Will US Policy Shift Towards Jihadist Countries?
The presidential victory of Joe Biden — contested by the incumbent Donald Trump — is expected to alter U.S. policy in the Middle East. The question remains, with respect to political Islam, how far will any reassessment go, specifically with the jihadist countries of Saudi Arabia and Turkey?
In what is perceived to be the end of a catering by the Trump administration to international thugs of the Islamic world, Mohammad bin Salman (MBS), the de facto ruler of Saudi Arabia, and Recep Tayyip Erdoğan, President of Turkey, Saudi King Salman bin Abdulaziz recently spoke with President Erdoğan in an effort to reconcile their differences in order to thwart off any potential conflicts against the incoming Biden administration.
Having enjoyed a lot of leeway from Donald Trump during his presidency, both Saudi Arabia and Turkey have avoided sanctions for everything from the murder of a Saudi dissident to Turkey’s purchase of a Russian air defense missile system. They now both fear facing the prospect of a tougher time with the next U.S. administration.
Favors Towards Saudi Arabia
The U.S., especially under the Trump administration, has been a vital support to Saudi Arabia’s ongoing crimes against humanity and inhumane policies, such as its:
- support in genocidal war in Yemen — this began under the Obama administration in 2015;
- cover-up for MBS’ murder and dismemberment of Saudi dissident and Washington Post reporter Jamal Khashoggi;
- silence on the kingdom’s repression of religious freedom — unlike Iran which has numerous churches and synagogues in the country, Saudi Arabia has none;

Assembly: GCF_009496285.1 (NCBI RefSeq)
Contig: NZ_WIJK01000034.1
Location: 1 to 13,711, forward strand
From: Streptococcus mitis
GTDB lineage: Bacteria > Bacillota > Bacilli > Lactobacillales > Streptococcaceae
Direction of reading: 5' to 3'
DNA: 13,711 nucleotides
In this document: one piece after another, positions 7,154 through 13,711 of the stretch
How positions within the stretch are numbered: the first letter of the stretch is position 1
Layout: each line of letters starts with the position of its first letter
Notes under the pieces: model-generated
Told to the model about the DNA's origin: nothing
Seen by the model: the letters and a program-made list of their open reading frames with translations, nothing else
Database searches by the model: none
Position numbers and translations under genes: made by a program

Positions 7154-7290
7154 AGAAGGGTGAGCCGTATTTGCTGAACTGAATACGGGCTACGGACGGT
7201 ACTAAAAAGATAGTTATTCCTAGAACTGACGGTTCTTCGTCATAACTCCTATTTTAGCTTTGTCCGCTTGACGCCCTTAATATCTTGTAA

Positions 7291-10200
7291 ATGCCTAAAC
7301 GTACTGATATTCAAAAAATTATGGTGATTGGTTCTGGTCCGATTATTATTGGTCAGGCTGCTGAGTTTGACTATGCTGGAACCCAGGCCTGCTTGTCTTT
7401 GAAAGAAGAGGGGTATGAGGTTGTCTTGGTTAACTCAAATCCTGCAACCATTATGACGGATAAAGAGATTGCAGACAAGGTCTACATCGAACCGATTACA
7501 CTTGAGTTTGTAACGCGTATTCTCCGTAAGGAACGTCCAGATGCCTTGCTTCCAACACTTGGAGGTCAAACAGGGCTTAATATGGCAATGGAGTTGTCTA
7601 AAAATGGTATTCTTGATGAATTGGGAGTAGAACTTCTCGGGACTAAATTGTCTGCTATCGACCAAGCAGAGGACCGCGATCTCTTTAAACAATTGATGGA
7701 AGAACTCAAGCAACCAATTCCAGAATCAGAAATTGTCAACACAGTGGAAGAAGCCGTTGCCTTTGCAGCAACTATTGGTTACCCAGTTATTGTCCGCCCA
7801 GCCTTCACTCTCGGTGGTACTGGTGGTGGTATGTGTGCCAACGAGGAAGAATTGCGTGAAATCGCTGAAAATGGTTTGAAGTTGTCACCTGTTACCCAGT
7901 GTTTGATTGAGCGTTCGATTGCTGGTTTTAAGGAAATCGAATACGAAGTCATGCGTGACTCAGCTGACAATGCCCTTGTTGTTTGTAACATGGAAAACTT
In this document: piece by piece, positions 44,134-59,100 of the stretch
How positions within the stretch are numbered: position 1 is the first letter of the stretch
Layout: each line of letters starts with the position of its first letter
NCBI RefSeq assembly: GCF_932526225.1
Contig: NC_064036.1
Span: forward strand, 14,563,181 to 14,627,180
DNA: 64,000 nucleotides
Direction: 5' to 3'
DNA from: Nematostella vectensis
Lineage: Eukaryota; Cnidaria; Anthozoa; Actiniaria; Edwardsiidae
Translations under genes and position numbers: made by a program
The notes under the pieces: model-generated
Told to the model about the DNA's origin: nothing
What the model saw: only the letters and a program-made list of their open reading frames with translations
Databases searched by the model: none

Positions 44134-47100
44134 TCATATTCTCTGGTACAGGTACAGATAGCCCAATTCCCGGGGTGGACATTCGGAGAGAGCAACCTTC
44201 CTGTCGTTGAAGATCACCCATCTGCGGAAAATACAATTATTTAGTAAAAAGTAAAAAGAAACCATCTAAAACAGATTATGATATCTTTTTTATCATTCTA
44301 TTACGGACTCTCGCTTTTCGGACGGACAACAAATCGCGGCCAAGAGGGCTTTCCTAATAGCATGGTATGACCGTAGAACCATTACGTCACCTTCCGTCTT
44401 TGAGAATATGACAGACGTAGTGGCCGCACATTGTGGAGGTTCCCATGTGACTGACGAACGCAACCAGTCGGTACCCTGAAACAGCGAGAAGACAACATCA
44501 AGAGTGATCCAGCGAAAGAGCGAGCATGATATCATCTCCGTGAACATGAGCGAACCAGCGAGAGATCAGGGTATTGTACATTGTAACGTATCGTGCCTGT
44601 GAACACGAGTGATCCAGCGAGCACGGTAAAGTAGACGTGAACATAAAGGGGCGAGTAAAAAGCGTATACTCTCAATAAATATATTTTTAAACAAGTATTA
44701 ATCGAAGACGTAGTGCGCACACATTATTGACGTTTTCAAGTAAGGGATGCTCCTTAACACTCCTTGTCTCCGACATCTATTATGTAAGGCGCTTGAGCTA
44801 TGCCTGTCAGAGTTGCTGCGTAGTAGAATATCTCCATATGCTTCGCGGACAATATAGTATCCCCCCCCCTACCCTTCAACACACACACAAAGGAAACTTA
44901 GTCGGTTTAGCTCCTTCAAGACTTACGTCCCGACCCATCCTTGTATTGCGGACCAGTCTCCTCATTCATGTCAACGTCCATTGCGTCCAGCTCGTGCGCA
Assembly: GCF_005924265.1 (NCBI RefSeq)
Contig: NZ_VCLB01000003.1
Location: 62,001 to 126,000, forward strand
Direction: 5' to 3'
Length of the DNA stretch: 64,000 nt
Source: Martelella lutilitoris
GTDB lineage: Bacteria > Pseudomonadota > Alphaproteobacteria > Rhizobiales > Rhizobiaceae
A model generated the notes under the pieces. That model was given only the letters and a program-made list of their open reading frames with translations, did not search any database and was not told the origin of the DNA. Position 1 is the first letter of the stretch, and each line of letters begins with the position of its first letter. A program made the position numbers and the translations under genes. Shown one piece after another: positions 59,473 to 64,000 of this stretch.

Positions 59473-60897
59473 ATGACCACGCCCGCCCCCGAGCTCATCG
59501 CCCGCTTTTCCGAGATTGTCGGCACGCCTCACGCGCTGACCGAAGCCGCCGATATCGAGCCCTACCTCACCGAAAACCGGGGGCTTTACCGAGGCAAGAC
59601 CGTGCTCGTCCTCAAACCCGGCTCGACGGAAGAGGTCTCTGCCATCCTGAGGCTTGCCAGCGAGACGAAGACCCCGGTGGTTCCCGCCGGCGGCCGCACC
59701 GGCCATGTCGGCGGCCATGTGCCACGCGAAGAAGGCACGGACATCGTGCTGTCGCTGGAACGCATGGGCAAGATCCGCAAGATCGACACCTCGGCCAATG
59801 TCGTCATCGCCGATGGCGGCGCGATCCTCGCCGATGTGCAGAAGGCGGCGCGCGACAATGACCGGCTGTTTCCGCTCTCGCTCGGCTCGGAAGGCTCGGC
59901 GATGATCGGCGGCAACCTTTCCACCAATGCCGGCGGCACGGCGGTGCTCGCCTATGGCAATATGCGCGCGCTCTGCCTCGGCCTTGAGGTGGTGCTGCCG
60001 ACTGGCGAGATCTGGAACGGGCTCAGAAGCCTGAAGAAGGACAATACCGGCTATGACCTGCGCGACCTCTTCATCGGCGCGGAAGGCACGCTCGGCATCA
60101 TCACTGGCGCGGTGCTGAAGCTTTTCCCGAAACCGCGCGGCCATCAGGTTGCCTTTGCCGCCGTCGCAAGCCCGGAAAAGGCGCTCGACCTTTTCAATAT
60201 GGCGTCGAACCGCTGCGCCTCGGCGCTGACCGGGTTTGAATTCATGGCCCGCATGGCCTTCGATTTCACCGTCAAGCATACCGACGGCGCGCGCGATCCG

- looking the other way on the public beheadings and the imprisonment and sexual abuse of women activists who fought for the right to be able to drive;
- refusal to hand over investigative files to the families of 9/11 victims that would have helped them in their civil lawsuit against the Saudis, despite a promise from Trump to provide them;
- continual selling of arms and uranium to harness nuclear weapons.
Favors Towards Turkey
As reported by Eric Lipton and Benjamin Weiser of The New York Times,a comprehensive report on Erdoğan’s successful efforts to recruit top Trump administration officials into his corrupt scheme include:
- The Justice Department was prosecuting financial crimes by a Turkish bank, for which Erdoğan requested President Trump to quash the investigation;
- Trump has personally received more than $1 million in payments from business in Turkey while serving as president;
- Two attorneys general loyal to Trump, Matthew Whitaker and William Barr, both pressured federal prosecutors to go easy on the Turkish bank.
- Trump, at Erdoğan’s behest, repeatedly pressed then-Secretary of State Rex Tillerson for help getting a criminal case dropped against Reza Zarrab, a Turkish Iranian gold trader in his alleged illegalities with Halkbank — Tillerson was so unsettled by the extraordinary request to intervene that he complained to then-Chief of Staff John Kelly that he believed it was inappropriate, according to a former administration official.